There’s a lot at stake as we strap into the turret for another week of trading.
Now that earnings season is drawing to a close, investors have fewer stock-specific data points to work with and are less prone to knee-jerk reactions to minor data points. That leaves institutional desks with more time to study the macro picture and build positions based on larger, more well-defined trends.
It’s becoming more and more difficult to justify a bullish outlook based on the mounting global risks and immediate catalysts in place:
- As revolution sweeps through the Middle East, oil prices are rising – putting strain on developed and emerging nations alike.
- Spreading infection in Europe may have been put on the back burner, but euro sovereign debt risk is significant and not going away any time soon.
- Inflation (food, energy, housing etc) is threatening emerging nations and could stymie growth at a time we can ill afford any setbacks.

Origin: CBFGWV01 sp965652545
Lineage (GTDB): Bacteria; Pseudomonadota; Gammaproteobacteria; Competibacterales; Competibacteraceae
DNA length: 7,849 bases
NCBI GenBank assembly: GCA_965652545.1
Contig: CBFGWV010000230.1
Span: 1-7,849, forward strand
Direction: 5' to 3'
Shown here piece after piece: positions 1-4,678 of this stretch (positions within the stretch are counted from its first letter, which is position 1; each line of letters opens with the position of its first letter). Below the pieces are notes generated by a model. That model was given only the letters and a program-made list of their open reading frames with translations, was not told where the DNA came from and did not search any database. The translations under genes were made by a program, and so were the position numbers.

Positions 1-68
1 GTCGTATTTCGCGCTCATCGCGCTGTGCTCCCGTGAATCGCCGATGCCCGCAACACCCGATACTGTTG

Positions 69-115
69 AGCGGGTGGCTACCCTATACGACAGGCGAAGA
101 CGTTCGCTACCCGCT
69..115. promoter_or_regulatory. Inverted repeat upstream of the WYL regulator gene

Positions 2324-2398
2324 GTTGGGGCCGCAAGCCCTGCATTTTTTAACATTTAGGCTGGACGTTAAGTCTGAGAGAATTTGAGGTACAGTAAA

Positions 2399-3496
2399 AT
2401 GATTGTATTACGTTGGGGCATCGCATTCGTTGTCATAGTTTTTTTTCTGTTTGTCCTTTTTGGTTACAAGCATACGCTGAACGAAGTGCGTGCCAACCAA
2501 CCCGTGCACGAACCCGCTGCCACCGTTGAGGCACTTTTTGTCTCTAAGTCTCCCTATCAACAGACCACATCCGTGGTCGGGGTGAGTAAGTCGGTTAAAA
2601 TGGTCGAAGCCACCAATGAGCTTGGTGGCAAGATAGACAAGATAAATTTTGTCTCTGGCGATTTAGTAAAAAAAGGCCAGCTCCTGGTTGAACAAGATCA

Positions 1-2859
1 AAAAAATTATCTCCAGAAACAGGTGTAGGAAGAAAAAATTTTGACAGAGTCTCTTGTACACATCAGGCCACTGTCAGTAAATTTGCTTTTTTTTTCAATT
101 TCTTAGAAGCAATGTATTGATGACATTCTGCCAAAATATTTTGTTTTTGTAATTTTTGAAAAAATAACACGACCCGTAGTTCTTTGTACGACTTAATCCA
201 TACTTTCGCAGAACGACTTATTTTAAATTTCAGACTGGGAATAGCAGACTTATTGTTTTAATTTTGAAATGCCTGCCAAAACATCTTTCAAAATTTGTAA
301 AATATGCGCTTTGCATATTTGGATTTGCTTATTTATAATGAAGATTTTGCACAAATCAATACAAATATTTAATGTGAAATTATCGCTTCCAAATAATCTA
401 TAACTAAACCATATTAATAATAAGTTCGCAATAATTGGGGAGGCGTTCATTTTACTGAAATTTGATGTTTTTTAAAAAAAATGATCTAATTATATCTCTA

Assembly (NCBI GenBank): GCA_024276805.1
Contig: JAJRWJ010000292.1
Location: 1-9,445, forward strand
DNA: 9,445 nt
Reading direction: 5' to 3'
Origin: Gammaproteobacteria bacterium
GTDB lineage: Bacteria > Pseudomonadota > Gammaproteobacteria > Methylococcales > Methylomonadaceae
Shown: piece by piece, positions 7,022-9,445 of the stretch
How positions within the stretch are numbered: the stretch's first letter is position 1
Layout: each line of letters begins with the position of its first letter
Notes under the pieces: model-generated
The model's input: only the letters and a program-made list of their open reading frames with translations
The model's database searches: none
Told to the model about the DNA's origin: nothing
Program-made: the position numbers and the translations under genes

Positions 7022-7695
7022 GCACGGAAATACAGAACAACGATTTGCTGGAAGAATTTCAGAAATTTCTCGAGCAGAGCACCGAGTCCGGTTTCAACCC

- The broad markets have largely priced in a recovery scenario and are relatively expensive – or vulnerable to disappointment shocks.
From a technical perspective, the last couple of weeks have featured a change in tone. Instead of a robust bull trend with little volatility, markets have begun gyrating with large swings both to the positive and negative side. Seven of the last nine sessions have included a triple-digit move for the Dow.
This type of volatile churn indicates that there is a major ongoing battle between the bulls and the bears – one which could turn the immediate tide and bring on a more substantive bear market, which incorporates many of the risks we are seeing.
There’s no guarantee that the bears are going to win this battle. Although the big picture risks are significant, we still have Bernanke & Co. doing everything possible to keep paper assets propped up and investor confidence high. Entering the week, Mercenary Portfolios hold relatively light exposure with plenty of dry powder.